Trashing plastic bags in the name of sustainability

Plastic bag alternatives at Woolworths [Picture from Press Release]

It is International Plastic Bag Free Day and many retailers have opted to show their support in various ways. This day is dedicated to showcasing ways that encourage the possibility of a world free of plastic pollution.

Spar outlets in the Western Cape and Namibia will not be selling plastic bags today, instead they will be offering a plastic bag alternative in the form of a fully recyclable free brown paper carrier bag.

As part of their Vision 2022 goals, Woolworths aim to of having their name branded plastic bags be reusable and recyclable. By 2020 Woolworths plans to have phased out non-reusable carrier bags so as to not contribute to plastic-filled landfills.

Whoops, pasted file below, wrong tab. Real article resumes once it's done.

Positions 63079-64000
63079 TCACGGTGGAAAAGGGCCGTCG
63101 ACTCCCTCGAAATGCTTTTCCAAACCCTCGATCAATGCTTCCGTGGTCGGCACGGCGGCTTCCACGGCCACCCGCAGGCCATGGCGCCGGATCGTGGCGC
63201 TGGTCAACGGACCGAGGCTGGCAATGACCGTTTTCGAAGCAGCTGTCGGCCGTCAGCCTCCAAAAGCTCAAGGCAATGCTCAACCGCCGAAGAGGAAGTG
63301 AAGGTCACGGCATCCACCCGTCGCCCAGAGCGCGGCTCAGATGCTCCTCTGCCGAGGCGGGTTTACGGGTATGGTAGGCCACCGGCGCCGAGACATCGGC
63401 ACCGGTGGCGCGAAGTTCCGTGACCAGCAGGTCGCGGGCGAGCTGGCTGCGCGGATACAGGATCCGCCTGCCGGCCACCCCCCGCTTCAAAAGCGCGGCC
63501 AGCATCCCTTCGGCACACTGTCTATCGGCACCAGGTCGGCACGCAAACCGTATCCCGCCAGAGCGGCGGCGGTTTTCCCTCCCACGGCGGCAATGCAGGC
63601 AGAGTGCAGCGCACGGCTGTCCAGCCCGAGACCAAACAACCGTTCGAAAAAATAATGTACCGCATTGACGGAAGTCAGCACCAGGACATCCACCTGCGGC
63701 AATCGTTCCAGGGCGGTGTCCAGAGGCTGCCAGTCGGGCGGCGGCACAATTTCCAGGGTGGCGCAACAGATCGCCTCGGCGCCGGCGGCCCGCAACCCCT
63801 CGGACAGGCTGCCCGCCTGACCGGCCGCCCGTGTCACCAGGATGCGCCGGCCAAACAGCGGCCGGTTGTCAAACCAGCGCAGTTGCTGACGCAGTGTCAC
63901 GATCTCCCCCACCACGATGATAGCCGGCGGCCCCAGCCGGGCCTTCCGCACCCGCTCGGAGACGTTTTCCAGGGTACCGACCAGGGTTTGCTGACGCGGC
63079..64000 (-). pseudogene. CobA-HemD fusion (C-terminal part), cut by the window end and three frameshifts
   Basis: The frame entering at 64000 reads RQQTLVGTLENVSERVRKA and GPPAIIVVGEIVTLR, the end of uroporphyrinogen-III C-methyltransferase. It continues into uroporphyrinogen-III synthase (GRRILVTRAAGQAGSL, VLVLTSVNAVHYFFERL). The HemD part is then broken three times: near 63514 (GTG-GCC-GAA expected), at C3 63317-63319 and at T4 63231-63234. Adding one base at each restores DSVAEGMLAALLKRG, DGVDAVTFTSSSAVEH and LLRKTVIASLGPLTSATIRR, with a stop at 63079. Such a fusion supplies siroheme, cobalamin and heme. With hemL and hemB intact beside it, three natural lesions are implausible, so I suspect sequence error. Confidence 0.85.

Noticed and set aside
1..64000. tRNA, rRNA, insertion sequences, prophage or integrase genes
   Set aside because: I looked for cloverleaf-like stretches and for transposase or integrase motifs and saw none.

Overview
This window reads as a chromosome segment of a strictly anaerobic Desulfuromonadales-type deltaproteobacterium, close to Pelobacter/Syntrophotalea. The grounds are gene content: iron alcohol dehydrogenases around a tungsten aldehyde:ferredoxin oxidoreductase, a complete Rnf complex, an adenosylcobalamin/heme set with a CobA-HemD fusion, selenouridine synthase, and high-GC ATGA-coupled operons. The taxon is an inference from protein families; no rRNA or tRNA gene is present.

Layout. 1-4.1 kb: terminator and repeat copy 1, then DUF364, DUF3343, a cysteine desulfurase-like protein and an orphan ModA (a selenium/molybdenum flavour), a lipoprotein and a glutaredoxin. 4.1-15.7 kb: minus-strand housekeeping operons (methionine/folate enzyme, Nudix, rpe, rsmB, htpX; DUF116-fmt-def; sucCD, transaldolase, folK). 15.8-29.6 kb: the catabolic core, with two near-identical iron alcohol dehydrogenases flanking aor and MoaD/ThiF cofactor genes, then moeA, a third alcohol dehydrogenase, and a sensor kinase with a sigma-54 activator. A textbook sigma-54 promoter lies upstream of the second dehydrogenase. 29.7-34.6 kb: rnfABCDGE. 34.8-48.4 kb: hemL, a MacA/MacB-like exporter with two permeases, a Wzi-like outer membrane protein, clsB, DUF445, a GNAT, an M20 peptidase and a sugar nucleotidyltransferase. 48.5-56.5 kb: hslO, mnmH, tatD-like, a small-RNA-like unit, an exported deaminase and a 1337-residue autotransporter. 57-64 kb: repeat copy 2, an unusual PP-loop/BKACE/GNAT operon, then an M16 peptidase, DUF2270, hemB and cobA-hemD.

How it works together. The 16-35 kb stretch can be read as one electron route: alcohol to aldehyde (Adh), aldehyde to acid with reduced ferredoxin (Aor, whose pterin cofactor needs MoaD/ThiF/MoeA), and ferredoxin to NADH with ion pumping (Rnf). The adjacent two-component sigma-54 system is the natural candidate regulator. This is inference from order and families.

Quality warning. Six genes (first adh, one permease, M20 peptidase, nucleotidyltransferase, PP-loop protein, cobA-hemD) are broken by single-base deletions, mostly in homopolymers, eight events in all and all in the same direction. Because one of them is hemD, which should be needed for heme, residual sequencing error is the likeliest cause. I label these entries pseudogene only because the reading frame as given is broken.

It takes plastic as long as 1000 years to decompose.

In support of IPBFD, Pick n Pay outlets launched biodegradable bags made from vegetable substances. These bags that are only available on Tuesday can be used as compost after serving their purpose as carrier bags. Depending on weather conditions, the bags decompose within three to six months as opposed to the 500 to 1000 years it takes normal plastic bags to do the same.


“This is a challenge for all of us: South African consumers are concerned about waste and are looking to all those involved for solutions. We must work together to find them,” said Pick n Pay Chairman Gareth Ackerman.

Shoprite and Food Lovers Market (FLM) have also chosen to be more environmentally friendly by reducing their plastic footprint. Shoprite only use recyclable plastic bags and, as of mid-June, FLM no longer offer plastic straws in their stores.

Many establishments have joined the no-straw movement.

Read ‘The Final Straw’ on:


Comments are closed.